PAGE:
Rolling Stone Defamation Case Highlights Insurance Need

As the Rolling Stone defamation case moves into the damages phase today, media businesses everywhere—and their insurers—will be watching closely.

A federal jury on Friday found that Rolling Stone magazine, its parent company Wenner Media and Sabrina Rubin Erdely, the author of a discredited 2014 article about an alleged gang rape at the University of Virginia, were liable for defaming Nicole Eramo, a former associate dean of students at the school.

According to this Wall Street Journal report, Ms. Eramo is seeking $7.5 million but the award could potentially go higher.

Rolling Stone also faces a defamation suit brought by the UVA chapter of the fraternity Phi Kappa Psi, the focus of the 2014 article. That case is seeking $25 million.

The verdict against Rolling Stone is the second large media liability claim this year.

In June, a jury awarded $140 million in damages to the former professional wrestler known as Hulk Hogan in an invasion-of-privacy case against Gawker Media Group over the publication of a sex tape.

Gawker settled the lawsuit just last week agreeing to pay the wrestling star, whose actual name is Terry Bollea, $31 million. Gawker was forced into bankruptcy and sold to Univision in August.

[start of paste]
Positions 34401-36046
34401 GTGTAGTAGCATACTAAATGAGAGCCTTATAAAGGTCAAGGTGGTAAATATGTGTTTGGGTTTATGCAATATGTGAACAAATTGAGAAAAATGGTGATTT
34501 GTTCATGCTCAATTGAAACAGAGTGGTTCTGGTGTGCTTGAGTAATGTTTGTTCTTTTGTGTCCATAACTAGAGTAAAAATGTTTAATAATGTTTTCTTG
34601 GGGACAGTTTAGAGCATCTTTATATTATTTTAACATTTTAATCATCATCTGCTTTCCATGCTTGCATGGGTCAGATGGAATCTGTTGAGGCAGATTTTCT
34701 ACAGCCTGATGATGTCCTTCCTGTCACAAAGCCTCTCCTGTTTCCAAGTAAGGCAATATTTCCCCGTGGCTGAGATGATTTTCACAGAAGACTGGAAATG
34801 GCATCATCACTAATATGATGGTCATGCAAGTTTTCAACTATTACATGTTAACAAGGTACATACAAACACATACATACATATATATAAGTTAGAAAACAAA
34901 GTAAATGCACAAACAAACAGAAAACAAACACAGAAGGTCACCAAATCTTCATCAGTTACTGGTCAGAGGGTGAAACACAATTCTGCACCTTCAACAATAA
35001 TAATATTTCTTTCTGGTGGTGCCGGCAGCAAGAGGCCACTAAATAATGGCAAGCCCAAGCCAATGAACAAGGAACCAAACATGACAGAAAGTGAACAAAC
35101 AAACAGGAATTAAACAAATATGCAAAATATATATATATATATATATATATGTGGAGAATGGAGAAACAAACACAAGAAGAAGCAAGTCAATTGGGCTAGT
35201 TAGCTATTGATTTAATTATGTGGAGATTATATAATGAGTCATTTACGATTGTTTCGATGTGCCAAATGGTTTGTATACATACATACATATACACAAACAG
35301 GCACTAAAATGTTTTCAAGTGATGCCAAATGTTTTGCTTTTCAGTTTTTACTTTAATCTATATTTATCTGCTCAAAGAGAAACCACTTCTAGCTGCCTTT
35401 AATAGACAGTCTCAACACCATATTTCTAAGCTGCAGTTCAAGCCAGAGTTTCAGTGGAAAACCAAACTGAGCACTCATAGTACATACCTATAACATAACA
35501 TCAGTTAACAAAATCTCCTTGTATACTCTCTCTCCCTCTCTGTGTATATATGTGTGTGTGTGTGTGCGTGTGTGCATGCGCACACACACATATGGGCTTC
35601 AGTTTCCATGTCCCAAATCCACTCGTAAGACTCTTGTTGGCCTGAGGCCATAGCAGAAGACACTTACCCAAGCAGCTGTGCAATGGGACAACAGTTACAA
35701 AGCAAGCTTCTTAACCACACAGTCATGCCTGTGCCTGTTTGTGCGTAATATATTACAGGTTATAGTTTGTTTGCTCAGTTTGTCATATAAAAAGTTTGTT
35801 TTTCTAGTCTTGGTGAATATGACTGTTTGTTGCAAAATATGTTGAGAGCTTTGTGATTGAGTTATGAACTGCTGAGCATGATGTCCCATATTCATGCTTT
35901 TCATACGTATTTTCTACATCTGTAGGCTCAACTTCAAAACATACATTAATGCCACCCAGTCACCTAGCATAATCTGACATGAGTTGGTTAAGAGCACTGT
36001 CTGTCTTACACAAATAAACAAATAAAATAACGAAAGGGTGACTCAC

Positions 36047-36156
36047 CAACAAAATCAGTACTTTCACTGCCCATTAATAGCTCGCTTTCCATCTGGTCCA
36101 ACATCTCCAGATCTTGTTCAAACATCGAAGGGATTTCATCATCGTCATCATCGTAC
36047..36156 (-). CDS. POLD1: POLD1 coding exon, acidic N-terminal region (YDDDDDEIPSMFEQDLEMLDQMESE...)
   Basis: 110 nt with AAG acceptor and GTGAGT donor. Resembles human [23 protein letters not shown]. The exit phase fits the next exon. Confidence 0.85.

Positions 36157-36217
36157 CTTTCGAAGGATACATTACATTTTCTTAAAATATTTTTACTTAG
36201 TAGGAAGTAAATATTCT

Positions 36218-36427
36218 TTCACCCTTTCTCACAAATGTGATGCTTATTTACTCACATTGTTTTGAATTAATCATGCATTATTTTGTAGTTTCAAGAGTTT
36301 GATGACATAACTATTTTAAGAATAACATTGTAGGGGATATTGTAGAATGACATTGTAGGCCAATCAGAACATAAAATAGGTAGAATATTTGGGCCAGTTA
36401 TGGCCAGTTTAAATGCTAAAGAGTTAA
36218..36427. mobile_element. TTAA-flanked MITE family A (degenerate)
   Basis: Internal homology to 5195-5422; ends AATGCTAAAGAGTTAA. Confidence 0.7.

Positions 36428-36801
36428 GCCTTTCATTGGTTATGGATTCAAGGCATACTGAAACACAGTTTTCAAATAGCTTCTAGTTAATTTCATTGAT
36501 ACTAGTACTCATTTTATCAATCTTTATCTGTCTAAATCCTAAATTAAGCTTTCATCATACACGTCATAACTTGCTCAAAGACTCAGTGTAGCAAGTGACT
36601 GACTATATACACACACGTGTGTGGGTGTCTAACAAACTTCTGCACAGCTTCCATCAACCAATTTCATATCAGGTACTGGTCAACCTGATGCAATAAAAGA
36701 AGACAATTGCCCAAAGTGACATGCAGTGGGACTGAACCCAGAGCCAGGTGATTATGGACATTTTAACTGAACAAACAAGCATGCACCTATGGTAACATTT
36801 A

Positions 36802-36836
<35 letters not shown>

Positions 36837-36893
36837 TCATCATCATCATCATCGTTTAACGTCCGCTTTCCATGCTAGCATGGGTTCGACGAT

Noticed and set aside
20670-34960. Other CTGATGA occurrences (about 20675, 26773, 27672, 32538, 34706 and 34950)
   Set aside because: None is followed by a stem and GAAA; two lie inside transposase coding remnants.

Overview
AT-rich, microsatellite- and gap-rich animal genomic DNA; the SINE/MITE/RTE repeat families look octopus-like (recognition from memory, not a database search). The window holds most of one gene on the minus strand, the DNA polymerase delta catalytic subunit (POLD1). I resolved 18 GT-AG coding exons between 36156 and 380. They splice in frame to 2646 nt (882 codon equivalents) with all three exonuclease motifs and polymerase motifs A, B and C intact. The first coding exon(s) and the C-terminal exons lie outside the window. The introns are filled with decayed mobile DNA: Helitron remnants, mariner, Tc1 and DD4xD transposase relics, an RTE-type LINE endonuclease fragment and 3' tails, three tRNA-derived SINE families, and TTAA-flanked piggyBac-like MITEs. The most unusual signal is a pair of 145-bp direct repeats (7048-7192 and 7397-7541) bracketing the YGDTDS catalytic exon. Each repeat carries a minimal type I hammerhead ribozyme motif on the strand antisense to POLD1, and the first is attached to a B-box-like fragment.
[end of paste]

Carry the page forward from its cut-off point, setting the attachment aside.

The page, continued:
The cases have prompted legal experts to express concerns over the increasing frequency with which complaints about journalism are being settled in the “unpredictable and expensive sphere of the courts”, according to this New York Times article.

From the insurance perspective, the cases underscore how important it is for online and traditional publishers, broadcasters and other media-related firms to purchase media liability insurance.

This specialist type of errors and omissions (E&O) insurance protects creators of content against liability claims resulting from a range of exposures, including, but not limited to, defamation, invasion of privacy, infringement of copyright, and plagiarism.

While there is a fair amount of media liability insurance sold (an estimated $300 million to $500 million in the United States, and $50 million elsewhere (mostly in the United Kingdom)), according to this 2016 survey by Betterley Risk Consultants, further growth is predicted:

“We suspect that much of the media market is untapped risk, self-assumed by large organizations that can afford to self-insure, or ignored by small organizations that don’t think they are exposed.”

In the case of Rolling Stone, its parent company Wenner Media, is reported to have an undisclosed amount of media liability insurance to cover any damages related to the trial.

Still, at least one analyst cited in this report by the Wall Street Journal, says that if costs related to this lawsuit and other pending lawsuits exceed $50 million, Wenner Media may not be able to fund it with existing resources.

Check out I.I.I. resources on E&O insurance for small businesses here.

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